When reviewing our footage of the Mercury transit last week, an interesting comment popped up:
It’s the wrong way round.
When we watched the transit on the day, Mercury made first contact at around 5 o’clock on a standard clock face and marched inwards towards a roughly 10 o’clock exit point.
Without giving it much thought, I’d rotated the video so it was now the ‘right’ way round. I meant the right way in that if you could see the transit unaided without irreversibly damaging your eyesight, that is what you would have seen. But does that make it ‘right’, despite being a misrepresentation of our real-life experience of the event? And more importantly, does it matter?
There is no up and down in space, and on that basis there is no right or wrong orientation for an astronomical image. But our brains long for order and pattern and on a very instinctive level it can be difficult to get over the fact that there is no right way.
The ‘this-is-the-way-it-would-be-if-I-could-see-it’ argument is by and large a different version of the ‘North is up’ idea. This is something of an unspoken agreement within certain astrophotography circles and you’ll find many images conform to this style of compass-overlay. Many, but by no means all.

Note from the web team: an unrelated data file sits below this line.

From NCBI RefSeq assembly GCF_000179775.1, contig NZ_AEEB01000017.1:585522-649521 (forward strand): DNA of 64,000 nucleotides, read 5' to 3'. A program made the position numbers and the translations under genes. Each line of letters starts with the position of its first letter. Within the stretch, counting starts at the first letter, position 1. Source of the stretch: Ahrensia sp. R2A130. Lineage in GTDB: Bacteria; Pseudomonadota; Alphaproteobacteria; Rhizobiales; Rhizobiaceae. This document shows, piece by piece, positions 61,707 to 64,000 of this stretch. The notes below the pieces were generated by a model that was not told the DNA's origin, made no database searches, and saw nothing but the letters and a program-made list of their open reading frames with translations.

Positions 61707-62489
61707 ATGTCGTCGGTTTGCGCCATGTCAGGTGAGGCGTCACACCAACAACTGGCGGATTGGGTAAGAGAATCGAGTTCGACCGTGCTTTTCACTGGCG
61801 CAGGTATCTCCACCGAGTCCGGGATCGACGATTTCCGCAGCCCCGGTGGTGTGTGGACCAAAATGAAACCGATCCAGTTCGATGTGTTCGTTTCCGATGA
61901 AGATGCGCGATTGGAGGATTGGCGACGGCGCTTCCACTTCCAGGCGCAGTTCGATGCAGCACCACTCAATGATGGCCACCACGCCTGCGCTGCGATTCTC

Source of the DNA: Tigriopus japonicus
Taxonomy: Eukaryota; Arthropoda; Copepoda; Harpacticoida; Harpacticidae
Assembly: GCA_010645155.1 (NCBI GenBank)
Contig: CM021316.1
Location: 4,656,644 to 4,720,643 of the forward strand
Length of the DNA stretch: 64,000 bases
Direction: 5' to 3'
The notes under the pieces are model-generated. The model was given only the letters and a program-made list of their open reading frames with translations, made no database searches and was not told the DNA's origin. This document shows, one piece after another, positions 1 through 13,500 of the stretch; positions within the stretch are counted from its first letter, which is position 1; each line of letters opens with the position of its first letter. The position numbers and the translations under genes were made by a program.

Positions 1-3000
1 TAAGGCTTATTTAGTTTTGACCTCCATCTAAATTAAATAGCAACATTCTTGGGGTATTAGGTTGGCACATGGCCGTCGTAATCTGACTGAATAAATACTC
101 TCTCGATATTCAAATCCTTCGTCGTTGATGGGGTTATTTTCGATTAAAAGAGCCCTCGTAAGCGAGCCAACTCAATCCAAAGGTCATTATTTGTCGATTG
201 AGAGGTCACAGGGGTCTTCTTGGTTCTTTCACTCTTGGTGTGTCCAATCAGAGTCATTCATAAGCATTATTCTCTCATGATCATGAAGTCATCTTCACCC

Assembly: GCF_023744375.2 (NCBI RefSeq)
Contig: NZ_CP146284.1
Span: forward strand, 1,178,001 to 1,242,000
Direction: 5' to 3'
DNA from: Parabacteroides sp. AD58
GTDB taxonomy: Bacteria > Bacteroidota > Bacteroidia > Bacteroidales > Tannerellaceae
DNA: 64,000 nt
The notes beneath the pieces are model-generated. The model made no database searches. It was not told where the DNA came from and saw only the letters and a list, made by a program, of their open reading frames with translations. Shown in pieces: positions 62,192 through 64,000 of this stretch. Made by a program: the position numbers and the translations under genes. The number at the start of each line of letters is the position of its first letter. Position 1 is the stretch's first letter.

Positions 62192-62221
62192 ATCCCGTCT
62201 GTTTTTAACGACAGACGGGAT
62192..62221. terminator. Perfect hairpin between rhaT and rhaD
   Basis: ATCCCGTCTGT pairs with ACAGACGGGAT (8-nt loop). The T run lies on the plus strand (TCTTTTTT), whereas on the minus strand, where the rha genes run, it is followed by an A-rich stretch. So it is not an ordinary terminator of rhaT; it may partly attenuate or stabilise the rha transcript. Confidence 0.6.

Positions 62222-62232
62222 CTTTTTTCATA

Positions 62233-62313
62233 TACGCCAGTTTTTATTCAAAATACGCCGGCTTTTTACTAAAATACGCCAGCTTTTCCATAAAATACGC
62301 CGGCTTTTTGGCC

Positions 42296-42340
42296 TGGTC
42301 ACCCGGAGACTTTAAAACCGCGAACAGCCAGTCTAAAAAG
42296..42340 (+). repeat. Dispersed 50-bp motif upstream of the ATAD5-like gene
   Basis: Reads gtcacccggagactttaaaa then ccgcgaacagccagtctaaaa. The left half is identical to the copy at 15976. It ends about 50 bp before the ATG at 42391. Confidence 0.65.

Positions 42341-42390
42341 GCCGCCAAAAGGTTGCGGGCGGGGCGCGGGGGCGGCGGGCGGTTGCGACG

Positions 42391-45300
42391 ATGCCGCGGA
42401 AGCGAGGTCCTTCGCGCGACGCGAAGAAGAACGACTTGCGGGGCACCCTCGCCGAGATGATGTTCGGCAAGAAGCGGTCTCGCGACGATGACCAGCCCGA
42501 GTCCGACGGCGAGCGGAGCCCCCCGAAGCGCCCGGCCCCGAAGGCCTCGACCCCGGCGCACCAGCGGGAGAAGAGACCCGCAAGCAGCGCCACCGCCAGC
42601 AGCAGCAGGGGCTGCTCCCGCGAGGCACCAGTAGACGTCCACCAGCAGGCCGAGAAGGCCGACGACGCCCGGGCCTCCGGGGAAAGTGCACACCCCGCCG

Not these folks
The notion of familiarity is another important force at play, particularly regarding some of the more recognisable deep sky objects. Around 90% of the Horsehead Nebula images in our gallery follow roughly this orientation:
And because I can so clearly see the horse in the image, and because I am so used to seeing it like this, it can be strange when it’s presented another way.
Even on a mass scale, this is pure personal bias. We all have our own expectations of which way round we think things ought to go – and that’s okay.
It’s also okay not to care. There is no right, or wrong, just different ways of seeing. Follow your data.
Different optics in different telescopes will alter your perception of images in different ways – some may show the image upside down, others reverse it, some may do both, or something else entirely. Then you have the orientation of the camera itself, the way in which your software handles image orientation, what you had for dinner the night before… it goes on.
Perhaps a more important consideration than orientation is image composition. One of my favourite parts of astrophotography is the fine line it toes between science and art. Capturing data is a rather scientific process, but processing it requires at least an element of the artistic. So if that edge-on spiral galaxy would make a better image at a slightly steeper angle? There’s no right way round in space.
Do you have a preferred method of locating your images in space? Let us know in the comments.